Legal: Employers face new responsibilities over migrants

- Last updated on GMT

Related tags: Migrant worker, Employment

THE GOVERNMENT introduced changes to the work permit system of allowing migrant workers to enter and work in the UK on November 27, 2008. This new...

THE GOVERNMENT introduced changes to the work permit system of allowing migrant workers to enter and work in the UK on November 27, 2008.

This new system creates substantial changes for employers and migrant workers alike. It involves points scoring to determine whether the migrant worker can gain entrance and permission to remain within the UK.

Penalties

It aims to place more responsibility on employers and, in turn, make the process for bringing migrant workers to the UK easier.

When employing migrant workers, employers need to be aware of the potential penalties of getting it wrong. If the correct process is not followed and an employer ends up taking on an illegal migrant worker, the employer could potentially be fined up to £10,000.

Existing Permits

The new system does not affect the status of work permits that have already been issued, however, it now won't be possible to extend work

permits or grant new work permits under the old system. Employers will have to be ready to change to the new system when either applying for new migrant workers to come to the UK or when renewing existing arrangements.

Tiers

The government's new immigration system is based on a series of tiers.

Tier 1 came into effect on February 29, 2008.

Tiers 2 and 5 came into effect on November 27, 2008. Tiers 3 and 4 are currently suspended, as further consultation takes place with the government's Border Agency.

The tier system has caused confusion, as the tiers affect the process by which an application is made. However, in essence:

• Tier 1 is for highly skilled individ-uals, investors and entrepreneurs. Applications under Tier 1 are made by the migrant worker before

entering the UK

• Tier 2 is for skilled workers with a job offer and is the area which will be of main concern to employers under the new changes

• Tier 3 is for low-skilled workers to fill temporary labour shortages. It is currently suspended for the

reasons explained above

• Tier 4 is for students. It is also

currently suspended as explained above

• Tier 5 is for the government's Youth Mobility Scheme and Temporary Workers. Only the youth mobility scheme is likely to apply to the leisure/pub industry, so the

temporary workers scheme is not discussed further in any explanations below.

Sponsorship

Tier 2 is the main area introduced from November 27, 2008. This tier operates on the basis of an employer 'sponsoring' a migrant worker's

application to enter the UK. The employer must first apply for a licence, issued by the Border Agency, so that they can, in turn, issue certificates of sponsorship.

The licence application requires employers to send documentation to support their eligibility to employ individuals in the UK. Employers must also meet suitability criteria. These are that the employer has:

• effective human resources systems in place

• not received a civil penalty for immigration offences

• personnel appointed to operate the sponsor system, who do not have any criminal convictions

• no evidence of previous non-

compliance by the employer.

Once the employer has been through the licence process and obtained their licence, they can start to issue potential migrant workers they wish to employ with sponsorship certificates.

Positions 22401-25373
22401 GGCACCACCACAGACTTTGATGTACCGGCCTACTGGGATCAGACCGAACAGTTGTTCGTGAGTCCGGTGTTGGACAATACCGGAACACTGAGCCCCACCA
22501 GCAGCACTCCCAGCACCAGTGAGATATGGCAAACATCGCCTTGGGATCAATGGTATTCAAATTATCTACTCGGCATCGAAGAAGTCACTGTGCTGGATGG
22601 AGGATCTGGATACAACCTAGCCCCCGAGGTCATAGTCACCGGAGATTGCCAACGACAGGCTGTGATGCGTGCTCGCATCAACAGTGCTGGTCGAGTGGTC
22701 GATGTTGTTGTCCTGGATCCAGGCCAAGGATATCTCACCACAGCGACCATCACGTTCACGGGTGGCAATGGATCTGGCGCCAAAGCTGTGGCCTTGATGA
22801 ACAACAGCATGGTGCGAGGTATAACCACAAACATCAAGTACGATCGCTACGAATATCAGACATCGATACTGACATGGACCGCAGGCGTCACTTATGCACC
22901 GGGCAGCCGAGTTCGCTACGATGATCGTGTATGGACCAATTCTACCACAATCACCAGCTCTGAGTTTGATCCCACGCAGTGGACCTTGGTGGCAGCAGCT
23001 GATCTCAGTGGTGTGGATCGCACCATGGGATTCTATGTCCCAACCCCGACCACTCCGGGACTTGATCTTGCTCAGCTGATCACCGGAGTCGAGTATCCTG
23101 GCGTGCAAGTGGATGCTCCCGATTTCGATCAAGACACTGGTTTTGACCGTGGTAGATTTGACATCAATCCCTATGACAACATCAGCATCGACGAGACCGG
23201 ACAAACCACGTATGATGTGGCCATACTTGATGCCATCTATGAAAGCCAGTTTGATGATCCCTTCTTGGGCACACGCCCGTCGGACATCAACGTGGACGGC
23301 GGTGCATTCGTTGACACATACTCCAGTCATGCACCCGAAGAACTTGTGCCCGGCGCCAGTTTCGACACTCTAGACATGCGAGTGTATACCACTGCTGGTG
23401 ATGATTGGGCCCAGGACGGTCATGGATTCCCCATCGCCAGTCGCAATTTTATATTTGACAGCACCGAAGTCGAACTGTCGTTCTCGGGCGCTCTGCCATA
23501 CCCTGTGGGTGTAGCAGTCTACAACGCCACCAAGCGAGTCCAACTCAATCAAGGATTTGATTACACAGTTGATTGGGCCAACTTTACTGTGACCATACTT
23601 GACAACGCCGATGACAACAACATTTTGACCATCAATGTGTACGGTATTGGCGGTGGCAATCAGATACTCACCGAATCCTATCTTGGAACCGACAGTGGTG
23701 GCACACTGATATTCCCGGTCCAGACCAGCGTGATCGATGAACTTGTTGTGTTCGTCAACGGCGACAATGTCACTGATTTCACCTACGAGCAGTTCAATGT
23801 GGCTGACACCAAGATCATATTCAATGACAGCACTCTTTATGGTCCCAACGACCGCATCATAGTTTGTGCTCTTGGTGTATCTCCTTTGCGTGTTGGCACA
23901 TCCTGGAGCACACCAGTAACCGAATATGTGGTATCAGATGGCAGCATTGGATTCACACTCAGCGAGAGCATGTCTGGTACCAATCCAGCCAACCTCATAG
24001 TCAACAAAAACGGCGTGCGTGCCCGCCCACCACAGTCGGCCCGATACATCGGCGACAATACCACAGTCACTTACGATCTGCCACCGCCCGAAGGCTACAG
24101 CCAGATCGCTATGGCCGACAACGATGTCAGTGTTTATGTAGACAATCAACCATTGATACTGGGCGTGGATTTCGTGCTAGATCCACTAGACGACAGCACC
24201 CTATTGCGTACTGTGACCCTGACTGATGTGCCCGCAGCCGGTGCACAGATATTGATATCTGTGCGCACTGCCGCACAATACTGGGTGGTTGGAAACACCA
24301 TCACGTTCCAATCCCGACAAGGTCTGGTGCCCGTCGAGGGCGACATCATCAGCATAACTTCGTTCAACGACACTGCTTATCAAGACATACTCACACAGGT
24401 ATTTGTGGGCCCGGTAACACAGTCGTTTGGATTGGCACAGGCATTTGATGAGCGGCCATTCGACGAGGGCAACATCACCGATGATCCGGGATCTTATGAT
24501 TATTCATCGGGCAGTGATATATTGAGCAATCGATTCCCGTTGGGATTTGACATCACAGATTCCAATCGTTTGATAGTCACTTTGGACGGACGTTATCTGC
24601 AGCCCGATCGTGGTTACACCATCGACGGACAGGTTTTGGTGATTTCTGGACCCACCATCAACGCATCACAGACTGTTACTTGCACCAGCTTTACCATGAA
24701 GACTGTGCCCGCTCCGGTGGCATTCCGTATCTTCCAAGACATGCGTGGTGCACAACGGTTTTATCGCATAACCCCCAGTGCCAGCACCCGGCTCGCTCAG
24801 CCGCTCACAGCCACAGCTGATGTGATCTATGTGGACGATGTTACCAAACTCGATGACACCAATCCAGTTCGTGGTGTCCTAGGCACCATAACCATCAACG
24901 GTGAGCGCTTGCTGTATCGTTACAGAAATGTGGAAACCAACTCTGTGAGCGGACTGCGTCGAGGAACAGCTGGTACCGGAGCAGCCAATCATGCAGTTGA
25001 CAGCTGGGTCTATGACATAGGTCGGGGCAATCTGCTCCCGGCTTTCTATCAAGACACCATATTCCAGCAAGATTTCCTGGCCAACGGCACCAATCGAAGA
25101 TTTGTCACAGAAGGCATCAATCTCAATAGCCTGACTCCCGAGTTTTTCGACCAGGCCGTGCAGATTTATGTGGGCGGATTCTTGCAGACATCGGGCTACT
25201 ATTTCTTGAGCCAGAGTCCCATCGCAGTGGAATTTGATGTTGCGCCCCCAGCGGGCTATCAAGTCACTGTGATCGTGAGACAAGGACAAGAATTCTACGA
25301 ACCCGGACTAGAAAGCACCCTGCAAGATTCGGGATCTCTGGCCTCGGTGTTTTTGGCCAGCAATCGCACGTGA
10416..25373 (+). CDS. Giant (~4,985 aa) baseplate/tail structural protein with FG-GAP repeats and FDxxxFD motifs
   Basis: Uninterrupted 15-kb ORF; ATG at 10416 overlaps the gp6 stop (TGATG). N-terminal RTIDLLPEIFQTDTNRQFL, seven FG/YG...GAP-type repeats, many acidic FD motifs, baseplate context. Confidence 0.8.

Before issuing a sponsorship certificate to potential migrant workers, the employer must ensure that:

• the job which the migrant worker will be employed to do is at a skill level of S/NVQ Level 3 or above

• the job has passed the resident labour market test or is on the shortage occupation list or is an intra-company transfer. The resident labour market test will be of most concern here, as the employer will have to go through a process of advertising the position. There is extensive guidance from the Border Agency on this process - it is not simply a case of sticking an advert in the local newspaper

• the migrant worker must be paid a salary or allowance at the appropriate rate.

Points-based assessment

Once the employer has leapt over all these hurdles, the sponsorship certificate can be issued to the migrant worker who can then apply for entry clearance. To obtain this clearance the migrant worker also has to pass an objective test and achieve sufficient points.

The potential employee must obtain at least 50 points for their attributes. This includes points for qualifications, prospective earnings and that the job being applied for has passed the resident labour market test mentioned above. The migrant worker must then also have sufficient points for their proficiency in the English language and for available funds to maintain themselves while in the UK.

Youth Mobility

The Youth Mobility Scheme was also introduced on November 27, 2008. This enables nationals between the ages of 18 and 31 of particular countries (currently Australia, New Zealand, Canada and Japan but the list is due to be expanded) to come to the UK and work for a period of up to 24 months. This scheme relies on the basis of an individual being sponsored by their own country of nationality to come to the UK and again, the worker must meet a set of objective points criteria.

Conclusion

This new system is particularly complicated and fraught with potential difficulties for the employer.

To avoid the potential liability of penalties, it is important for employers to make sure they have the appropriate processes in place to register as a sponsor and that sponsorship certificates are only being issued in appropriate circumstances.

Related topics: Licensing law, Property law

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